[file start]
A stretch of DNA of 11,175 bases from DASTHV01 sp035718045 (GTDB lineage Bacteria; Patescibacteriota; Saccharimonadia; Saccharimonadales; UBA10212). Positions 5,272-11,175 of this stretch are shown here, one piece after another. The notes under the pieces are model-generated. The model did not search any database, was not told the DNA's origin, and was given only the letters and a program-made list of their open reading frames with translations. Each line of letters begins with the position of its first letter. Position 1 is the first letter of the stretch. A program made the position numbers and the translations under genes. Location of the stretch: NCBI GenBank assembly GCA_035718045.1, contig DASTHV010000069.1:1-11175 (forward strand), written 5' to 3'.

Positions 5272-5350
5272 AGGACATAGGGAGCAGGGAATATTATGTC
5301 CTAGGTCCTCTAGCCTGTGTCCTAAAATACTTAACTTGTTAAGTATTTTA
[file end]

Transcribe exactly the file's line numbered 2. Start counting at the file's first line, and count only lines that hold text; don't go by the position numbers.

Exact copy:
Positions 5272-5350